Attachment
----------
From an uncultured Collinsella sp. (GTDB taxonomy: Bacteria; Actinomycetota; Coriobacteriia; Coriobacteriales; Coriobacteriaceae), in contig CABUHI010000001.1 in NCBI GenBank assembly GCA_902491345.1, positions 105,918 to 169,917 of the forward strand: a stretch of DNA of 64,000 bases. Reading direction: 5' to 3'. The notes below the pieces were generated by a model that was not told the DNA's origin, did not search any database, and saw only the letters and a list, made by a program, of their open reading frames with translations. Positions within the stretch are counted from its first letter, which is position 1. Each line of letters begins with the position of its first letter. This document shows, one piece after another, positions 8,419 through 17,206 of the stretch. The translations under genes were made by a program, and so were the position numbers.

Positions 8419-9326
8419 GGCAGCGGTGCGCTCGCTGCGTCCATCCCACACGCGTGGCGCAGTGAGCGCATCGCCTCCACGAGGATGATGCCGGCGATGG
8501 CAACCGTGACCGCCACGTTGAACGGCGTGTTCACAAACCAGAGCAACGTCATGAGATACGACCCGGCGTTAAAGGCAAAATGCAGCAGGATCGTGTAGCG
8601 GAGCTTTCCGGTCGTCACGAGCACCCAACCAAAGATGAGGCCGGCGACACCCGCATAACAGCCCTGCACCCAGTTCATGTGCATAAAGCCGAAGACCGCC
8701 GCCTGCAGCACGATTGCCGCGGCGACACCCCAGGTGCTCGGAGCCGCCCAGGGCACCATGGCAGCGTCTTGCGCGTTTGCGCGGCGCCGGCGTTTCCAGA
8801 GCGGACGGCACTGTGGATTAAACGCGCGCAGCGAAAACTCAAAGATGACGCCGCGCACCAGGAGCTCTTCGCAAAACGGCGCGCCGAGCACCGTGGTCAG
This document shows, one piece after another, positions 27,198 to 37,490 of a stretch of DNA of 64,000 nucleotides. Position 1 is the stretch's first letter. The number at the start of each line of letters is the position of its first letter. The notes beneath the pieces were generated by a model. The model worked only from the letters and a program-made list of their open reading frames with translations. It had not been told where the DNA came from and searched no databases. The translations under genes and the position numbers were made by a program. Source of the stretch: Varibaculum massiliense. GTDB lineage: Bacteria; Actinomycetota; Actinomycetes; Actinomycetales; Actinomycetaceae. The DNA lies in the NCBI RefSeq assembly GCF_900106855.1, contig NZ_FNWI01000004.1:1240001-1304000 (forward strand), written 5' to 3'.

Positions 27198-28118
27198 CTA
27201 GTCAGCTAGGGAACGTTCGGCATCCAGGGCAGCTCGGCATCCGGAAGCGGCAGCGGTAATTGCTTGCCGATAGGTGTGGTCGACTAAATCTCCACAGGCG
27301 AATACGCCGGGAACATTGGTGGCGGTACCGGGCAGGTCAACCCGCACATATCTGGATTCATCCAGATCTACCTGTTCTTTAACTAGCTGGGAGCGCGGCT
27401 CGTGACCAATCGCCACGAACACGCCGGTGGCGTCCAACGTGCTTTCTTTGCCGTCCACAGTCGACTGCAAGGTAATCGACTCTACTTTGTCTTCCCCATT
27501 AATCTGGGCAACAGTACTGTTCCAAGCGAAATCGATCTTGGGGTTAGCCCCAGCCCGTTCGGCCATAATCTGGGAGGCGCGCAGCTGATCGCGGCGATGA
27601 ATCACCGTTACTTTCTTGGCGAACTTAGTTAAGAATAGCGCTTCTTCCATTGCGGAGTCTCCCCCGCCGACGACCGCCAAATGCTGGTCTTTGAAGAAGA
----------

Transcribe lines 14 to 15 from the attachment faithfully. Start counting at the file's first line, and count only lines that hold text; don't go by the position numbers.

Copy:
27501 AATCTGGGCAACAGTACTGTTCCAAGCGAAATCGATCTTGGGGTTAGCCCCAGCCCGTTCGGCCATAATCTGGGAGGCGCGCAGCTGATCGCGGCGATGA
27601 ATCACCGTTACTTTCTTGGCGAACTTAGTTAAGAATAGCGCTTCTTCCATTGCGGAGTCTCCCCCGCCGACGACCGCCAAATGCTGGTCTTTGAAGAAGA